"This is an individual who, with the Labor Party, voted to try and stop the Coalition delivering on its election promise to fund a feasibility study of Collinsville in north Queensland, a project which will use Queensland coal to deliver Queensland electricity for Queensland consumers," Mr Pitt told the Morning Bulletin on Monday.
"I think you only have to look at what Senator Watt actually does, rather than what he says, and what he does is he continues to work against the coal sector, against the resources sector, and all of those hard men and women who are out there delivering for our country.
"What we see from the Labor Party, who are very clearly divided on this issue, is they've managed to toss out Joel Fitzgibbon, who is quite simply the last person standing in Labor that actually gets it and supports working people.
"Who's now been replaced with individuals like Mark Butler, like Mark Dreyfus who have no interest in supporting resources or regional Australia."
If Senator Watt really wanted to do something for the north and the resources sector, Mr Pitt said he should stand up with Joel Fitzgibbon in the Hunter Valley, stand up next to Mark Butler in Adelaide, stand up next to Mark Dreyfus in Melbourne, stand up next to Anthony Albanese in Sydney, and say the same thing.
"I think the people of regional Australia are sick of hearing a different story from Labor when they're in the regions to what they say when they're in those inner-city areas where they're trying to win votes from the Greens," he said.
Ms Landry said Senator Watt and the Labor Party could say as much as they liked about coal but their actions spoke louder than their empty words ever would.
"The Labor Party have opposed the Coalition Government's plans to provide funding for a feasibility study for a coal-fired power station in Collinsville on at least three seperate occasions in Parliament in lockstep with the Greens," Ms Landry said.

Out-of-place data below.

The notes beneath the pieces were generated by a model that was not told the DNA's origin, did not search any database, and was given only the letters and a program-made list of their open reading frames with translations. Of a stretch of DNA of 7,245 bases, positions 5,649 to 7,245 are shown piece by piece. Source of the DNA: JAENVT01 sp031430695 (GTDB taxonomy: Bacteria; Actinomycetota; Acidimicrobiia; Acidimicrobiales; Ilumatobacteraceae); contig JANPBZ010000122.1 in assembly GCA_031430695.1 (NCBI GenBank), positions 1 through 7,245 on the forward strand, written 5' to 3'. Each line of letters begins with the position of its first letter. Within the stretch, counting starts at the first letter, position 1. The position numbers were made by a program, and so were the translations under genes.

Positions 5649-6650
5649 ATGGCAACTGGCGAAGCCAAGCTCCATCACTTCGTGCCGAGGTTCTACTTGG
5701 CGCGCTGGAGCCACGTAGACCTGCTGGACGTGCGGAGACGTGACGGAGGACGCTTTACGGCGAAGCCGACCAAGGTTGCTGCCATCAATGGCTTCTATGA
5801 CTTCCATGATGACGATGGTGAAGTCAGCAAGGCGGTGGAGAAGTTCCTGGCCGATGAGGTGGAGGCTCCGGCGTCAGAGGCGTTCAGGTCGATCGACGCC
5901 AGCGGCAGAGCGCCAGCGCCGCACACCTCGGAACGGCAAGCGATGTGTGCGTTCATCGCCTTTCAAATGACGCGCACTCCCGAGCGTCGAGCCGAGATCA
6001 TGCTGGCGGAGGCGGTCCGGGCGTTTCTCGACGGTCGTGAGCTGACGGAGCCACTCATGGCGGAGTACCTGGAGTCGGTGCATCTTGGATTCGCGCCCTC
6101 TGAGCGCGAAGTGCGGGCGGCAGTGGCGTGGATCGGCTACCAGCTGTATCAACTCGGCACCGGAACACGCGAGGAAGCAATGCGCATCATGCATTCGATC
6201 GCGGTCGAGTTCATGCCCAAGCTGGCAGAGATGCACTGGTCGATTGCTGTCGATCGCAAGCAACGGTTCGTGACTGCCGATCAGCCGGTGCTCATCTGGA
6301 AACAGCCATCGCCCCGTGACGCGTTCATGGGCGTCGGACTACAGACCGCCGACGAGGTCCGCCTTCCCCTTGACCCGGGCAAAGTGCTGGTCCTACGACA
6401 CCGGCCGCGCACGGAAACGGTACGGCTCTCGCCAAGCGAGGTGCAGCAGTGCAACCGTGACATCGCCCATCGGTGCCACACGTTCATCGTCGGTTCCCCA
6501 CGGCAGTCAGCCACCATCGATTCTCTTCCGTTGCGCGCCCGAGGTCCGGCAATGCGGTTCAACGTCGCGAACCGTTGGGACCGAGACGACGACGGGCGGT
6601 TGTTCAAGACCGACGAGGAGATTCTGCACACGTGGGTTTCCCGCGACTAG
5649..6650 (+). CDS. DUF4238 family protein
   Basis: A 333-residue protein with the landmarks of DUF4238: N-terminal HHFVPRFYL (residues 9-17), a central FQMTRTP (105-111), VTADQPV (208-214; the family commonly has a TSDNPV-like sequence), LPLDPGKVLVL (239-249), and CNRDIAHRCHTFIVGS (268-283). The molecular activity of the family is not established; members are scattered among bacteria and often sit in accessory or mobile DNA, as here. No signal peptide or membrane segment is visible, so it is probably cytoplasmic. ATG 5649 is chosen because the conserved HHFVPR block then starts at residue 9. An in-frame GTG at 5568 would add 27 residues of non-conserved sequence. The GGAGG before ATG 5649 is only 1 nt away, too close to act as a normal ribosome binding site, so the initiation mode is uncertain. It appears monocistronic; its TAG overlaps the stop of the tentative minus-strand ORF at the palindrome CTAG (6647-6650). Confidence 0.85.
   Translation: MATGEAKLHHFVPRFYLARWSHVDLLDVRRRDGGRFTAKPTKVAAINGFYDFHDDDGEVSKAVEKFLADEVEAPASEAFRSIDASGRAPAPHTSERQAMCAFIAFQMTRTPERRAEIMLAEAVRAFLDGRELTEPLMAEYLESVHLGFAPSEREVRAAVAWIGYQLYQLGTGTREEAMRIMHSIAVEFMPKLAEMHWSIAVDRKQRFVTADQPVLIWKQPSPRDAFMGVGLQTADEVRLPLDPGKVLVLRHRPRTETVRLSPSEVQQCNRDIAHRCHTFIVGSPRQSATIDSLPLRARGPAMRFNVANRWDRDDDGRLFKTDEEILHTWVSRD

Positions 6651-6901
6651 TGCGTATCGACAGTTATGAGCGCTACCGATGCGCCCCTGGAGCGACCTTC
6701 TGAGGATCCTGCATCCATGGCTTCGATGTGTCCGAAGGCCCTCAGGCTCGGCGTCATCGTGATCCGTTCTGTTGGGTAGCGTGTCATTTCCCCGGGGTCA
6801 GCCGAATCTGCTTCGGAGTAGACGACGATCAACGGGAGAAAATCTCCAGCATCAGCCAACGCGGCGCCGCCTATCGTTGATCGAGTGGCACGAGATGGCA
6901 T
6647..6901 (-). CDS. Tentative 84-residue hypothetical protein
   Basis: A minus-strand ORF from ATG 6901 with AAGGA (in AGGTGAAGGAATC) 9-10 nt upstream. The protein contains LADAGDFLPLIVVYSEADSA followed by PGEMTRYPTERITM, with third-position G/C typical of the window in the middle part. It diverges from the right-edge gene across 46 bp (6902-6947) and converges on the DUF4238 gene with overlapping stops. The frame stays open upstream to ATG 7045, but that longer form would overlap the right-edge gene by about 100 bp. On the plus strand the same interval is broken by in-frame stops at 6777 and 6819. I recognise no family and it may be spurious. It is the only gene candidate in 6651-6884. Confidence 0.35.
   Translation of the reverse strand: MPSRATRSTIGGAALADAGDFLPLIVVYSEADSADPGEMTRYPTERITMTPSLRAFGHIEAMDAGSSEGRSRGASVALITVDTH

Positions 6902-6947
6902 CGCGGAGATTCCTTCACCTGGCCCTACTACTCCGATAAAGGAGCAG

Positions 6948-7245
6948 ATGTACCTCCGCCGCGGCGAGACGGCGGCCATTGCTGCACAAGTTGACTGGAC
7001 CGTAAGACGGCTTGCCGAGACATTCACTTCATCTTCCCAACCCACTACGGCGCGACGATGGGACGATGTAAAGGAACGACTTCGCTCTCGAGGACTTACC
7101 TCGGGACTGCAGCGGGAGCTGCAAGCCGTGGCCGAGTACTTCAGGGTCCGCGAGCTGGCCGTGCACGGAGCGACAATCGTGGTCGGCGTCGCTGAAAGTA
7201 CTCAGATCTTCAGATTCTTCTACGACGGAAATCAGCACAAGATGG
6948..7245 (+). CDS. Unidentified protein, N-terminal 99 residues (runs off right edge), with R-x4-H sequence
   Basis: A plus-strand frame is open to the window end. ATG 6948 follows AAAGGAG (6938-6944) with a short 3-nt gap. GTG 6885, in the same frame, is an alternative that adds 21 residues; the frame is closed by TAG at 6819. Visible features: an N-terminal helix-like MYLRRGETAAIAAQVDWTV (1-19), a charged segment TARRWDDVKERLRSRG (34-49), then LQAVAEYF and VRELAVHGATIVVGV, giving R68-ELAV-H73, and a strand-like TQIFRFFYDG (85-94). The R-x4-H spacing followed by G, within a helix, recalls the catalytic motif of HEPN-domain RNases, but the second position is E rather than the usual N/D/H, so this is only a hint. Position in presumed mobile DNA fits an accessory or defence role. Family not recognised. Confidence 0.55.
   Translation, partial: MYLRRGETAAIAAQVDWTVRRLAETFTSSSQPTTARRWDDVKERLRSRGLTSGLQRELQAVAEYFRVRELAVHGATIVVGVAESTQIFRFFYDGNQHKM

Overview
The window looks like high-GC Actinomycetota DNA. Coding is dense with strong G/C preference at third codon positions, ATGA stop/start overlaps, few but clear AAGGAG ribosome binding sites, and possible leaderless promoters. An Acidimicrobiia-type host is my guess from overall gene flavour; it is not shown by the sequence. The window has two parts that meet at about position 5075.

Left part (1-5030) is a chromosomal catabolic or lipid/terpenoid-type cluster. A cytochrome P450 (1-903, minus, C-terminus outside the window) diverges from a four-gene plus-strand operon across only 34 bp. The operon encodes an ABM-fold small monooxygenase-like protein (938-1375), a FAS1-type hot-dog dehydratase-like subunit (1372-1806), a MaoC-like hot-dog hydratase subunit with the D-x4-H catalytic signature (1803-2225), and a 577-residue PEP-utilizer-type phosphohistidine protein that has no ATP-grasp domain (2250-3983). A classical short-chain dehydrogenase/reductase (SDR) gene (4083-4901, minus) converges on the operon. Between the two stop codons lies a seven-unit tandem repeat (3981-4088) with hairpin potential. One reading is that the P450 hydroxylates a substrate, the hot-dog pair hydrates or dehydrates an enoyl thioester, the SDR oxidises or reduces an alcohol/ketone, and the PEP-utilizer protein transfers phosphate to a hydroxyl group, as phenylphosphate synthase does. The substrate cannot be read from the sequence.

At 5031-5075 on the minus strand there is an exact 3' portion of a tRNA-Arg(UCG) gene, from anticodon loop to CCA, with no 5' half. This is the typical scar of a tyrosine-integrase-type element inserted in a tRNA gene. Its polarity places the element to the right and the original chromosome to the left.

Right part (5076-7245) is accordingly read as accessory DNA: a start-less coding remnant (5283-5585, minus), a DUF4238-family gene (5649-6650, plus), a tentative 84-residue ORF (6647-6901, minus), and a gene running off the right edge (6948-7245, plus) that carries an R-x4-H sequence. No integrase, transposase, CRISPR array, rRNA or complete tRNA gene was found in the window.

"Even with the Labor Queensland Government, they have left Stage 3 of New Acland mine in legal limbo for over 10 years.
'Yet again, Senator Watt and the Labor Party say one thing in Central Queensland but actually do something totally different in Canberra."
She said a couple of token words and condescending motherhood statements at a conference wasn't going to fool anyone.
"Now that Albo's leadership is on life support, Senator Watt feels the need to waste taxpayer funds to reaffirm his support for his leader in Rockhampton, but the Coalition is getting on with the job of supporting projects which stand to deliver cheaper energy prices for hardworking families and small businesses," she said.
"I believe there needs to be a reliable mix of energy to deliver cheaper energy prices for Central Queensland.
"The Labor Party's constant attacks on coal makes all of the workers in the resources industry very nervous and I don't blame them for feeling nervous.
"The LNP is the only party who doesn't shy away from supporting the resources industry. We are doing everything we can to support the resources industry and everyone who works in it."
Queensland Senator Matt Canavan was approached for comment.
Senator Watt's full speech to the Developing Northern Australia Conference can be read here.